We note that the majority expresses no desire to initiate a mobile service rules proceeding at this time. We believe a more prudent course would have been to not grant a mobile allocation at this time and indicate that, as technological and marketplace developments occur, it may be appropriate to review the 2.5 GHz allocation at a later date.

In conclusion, we strongly support the decision not to relocate current licensees or otherwise alter their licenses. ITFS provides critical services across the country, and MMDS has the potential to contribute significantly to the roll-out of broadband in rural areas. However, adding a mobile allocation for the 2500 MHz band is premature, unwise, and contrary to the statute.

1 47 U.S.C. § 303(y)(2). Section 303(y)(1) also requires the Commission to find that such use is consistent with international agreements.

2 See, e.g., Amendment of Parts 21 and 74 to Enable Multipoint Distribution Service and Instructional Television Fixed Service Licensees to Engage in Fixed Two-Way Transmissions, Report and Order, 13 FCC Rcd 19112, 19115 at ¶ 6 (1998), recon., 14 FCC Rcd 12764, further recon. FCC 00-244 (rel. July 21, 2000) (amending the Commission's rules realizes the goal of "provid[ing] benefits to the educational community through the use of two-way services").

3 Amendment of Part 2 of the Commission's Rules to Allocate Spectrum Below 3 GHz for Mobile and Fixed Services to Support the Introduction of New Advanced Wireless Services, including Third Generation Wireless Systems, Notice of Proposed Rulemaking, ET Docket No. 00-258, FCC 00-455 at ¶ 64 (rel. Jan. 5, 2001).

4 See, Comments of National ITFS Association at 32 ("NIA does not believe that it is in the interests of ITFS licensees, educators, students, adult learners, the general public seeking broadband access, or even the United States economy, to facilitate any attempt to substitute mobile services for fixed wireless broadband and educational video services that are now being deployed in the 2500-2690 MHz band."). See also, Letter of Catholic Television Network and National ITFS Association to the Honorable Michael Powell on August 29, 2001 at 1 ("We have not asked, and are not now asking, for a flexible use designation.").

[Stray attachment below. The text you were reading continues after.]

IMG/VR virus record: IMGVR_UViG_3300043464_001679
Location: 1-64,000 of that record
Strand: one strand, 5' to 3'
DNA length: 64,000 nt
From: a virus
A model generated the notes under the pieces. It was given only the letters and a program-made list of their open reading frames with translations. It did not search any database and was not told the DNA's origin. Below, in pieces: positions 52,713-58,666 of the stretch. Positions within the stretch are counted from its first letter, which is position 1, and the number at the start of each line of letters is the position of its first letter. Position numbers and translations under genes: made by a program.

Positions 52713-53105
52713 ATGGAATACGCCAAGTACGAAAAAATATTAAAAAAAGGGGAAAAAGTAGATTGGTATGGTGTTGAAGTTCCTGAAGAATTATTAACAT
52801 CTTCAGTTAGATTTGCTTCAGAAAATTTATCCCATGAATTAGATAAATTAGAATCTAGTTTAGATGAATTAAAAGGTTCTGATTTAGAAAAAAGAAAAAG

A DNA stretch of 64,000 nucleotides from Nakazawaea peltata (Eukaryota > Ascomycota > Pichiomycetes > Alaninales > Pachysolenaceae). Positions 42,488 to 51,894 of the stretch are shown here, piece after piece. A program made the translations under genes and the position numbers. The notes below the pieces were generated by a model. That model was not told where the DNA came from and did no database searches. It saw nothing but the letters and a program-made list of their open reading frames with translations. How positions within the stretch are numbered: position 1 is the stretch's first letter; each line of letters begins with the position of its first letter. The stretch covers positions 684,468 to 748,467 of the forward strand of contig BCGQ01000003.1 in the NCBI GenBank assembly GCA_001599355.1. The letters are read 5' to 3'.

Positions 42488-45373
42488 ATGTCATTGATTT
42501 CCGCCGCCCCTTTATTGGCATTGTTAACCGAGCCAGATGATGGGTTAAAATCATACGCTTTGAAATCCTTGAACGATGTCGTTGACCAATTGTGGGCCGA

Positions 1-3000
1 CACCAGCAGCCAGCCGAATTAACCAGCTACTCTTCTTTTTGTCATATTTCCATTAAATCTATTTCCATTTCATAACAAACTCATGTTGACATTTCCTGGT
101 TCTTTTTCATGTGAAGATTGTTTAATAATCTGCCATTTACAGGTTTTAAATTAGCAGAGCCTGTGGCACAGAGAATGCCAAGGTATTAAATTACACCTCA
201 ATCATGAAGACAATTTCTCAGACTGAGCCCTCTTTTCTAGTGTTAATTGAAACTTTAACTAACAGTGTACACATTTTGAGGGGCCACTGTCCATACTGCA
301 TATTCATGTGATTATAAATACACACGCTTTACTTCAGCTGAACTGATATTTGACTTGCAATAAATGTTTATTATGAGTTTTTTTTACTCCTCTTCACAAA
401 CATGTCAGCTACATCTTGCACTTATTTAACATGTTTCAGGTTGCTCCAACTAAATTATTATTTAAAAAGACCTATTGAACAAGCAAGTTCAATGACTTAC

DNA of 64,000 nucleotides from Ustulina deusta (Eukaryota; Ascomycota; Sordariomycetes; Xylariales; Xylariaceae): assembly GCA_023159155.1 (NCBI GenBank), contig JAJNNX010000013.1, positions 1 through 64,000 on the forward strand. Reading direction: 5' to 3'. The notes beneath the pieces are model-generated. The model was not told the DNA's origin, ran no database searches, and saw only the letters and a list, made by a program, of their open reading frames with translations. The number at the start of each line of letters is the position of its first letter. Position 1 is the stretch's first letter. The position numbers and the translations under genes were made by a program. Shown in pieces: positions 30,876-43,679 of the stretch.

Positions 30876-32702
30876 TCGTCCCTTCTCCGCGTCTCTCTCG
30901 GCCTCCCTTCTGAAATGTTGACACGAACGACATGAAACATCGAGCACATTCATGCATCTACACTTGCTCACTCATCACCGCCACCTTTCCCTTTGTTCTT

5 Principles for Reallocation of Spectrum to Encourage the Development of Telecommunications Technologies for the New Millennium, Policy Statement, 14 FCC Rcd 19868, 19870 at ¶ 9 (emphasis added).

6 Upper 700 MHz First R&O, supra n.106 at ¶ 10.

7 Id. (emphasis added).

8 FCC Staff Report Issued by the Office of Engineering and Technology, Mass Media Bureau, Wireless Telecommunications Bureau, and International Bureau, "Spectrum Study of the 2500-2690 MHz Band: The Potential for Accommodating Third Generation Mobile Systems," Final Report, ET Docket No. 00-258 (rel. Mar. 30, 2001) (Final Report).

9 Id. at ii.

10 Id. at ii, 30-31.

11 Id. at ii, 53

12 See, Comments of WorldCom at 25 ("A flexible allocation approach, moreover, would significantly complicate frequency coordination in the MMDS/ITFS frequency bands. As it stands now, coordination among two-way licensees and incumbent MMDS/ITFS providers is a daunting and complicated task. Adding a mobile allocation to the band would only further complicate matters by creating new and more difficult interference scenarios."). See also, Comments of National ITFS Association at 31-32 ("NIA does not support adding a mobile allocation to the 2500-2690 MHz band, even if there is no mandatory reallocation. NIA believes that the FCC correctly suggested, in the Interim Report, that mobile services cannot share this spectrum with the ubiquitous fixed service operations in the band.").

13 See, Letter of the Cellular Telecommunications & Internet Association to Magalie Roman Salas on Aug. 28, 2001 at 2 ("Adding a mobile allocation in this band raises significant interference and service quality concerns.").

14 Upper 700 MHz First R&O, 15 FCC Rcd at 481 ¶ 10.